Diversity Isn't Just About Color
My corner of the world has been popping up in national news lately. One might think it's cool to be in the New York Times, USA Today, and NPR. Not so in this case. I'm afraid what the national media attention is doing to Southern stereotypes right about now. In fact, I'm afraid what our school board's actions and public's messages are doing to those stereotypes. Our newly elected school board is poised to overturn a decades-long diversity policy that has drawn Wake County Public Schools into the limelight. Not for its painful failures, but for its profound successes. While not perfect, the diversity policy centers on mixing kids based on socioeconomic levels.
Diversity is not just about color.
Diversity is about understanding, exposure, and embracing of culture, creed, and color.
I love that my son attends an international studies magnet school that is replete with kids whose primary languages range from Spanish to Korean to French. He has studied German since kindergarten and benefits from a curriculum that is enriched by a global perspective. Such is the world we live in. Such is the world our children will lead in. My son is in school with kids who do not look like him or live like him. And I love that. There is an insidious danger in sameness.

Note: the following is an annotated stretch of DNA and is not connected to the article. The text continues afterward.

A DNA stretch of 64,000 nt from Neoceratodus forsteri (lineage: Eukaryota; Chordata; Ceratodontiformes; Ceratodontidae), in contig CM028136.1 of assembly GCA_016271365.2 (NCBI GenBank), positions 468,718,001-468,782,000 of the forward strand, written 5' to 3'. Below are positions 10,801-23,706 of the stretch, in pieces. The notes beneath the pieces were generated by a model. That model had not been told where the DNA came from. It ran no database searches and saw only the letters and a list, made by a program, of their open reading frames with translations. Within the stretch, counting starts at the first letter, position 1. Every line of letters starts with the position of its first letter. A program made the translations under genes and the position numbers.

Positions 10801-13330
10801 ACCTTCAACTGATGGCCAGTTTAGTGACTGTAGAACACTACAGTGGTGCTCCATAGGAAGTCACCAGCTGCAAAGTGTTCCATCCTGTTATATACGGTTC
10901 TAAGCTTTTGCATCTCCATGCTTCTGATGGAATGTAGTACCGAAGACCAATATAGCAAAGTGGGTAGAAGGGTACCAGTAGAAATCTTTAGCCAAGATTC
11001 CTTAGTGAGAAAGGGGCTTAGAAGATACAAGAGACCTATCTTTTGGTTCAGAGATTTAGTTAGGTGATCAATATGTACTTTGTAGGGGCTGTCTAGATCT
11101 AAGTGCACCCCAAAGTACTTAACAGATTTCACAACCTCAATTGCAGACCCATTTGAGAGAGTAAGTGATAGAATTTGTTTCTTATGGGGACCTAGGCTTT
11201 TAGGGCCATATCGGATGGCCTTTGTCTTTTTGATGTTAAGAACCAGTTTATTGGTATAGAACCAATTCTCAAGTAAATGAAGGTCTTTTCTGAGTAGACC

Let me tell you a brief tale. When my son was a toddler a friend came over with her daughter. This friend is the consummate doctor's wife and fit every stereotype running through your head. Her daughter attended private school and lived in a wealthy, white neighborhood. When she traipsed into our little 85 year old house she looked around, eyes wide, mouth agape, look of shock scribbled across her crinkled face, and yelped, "Oh goodness! Where is your playroom?!" My husband, in all the glee he could muster and all the sarcasm he could squash, waved his arms in a sweeping gesture across the room and said, "Here it is. We play in our whole house." The little girl was shocked, inconceivable that a house didn't have a dedicated playroom. The mother, not embarrassed in the least, simply commented that everyone they knew had a playroom. We shrugged and went about our business.Continued on the next page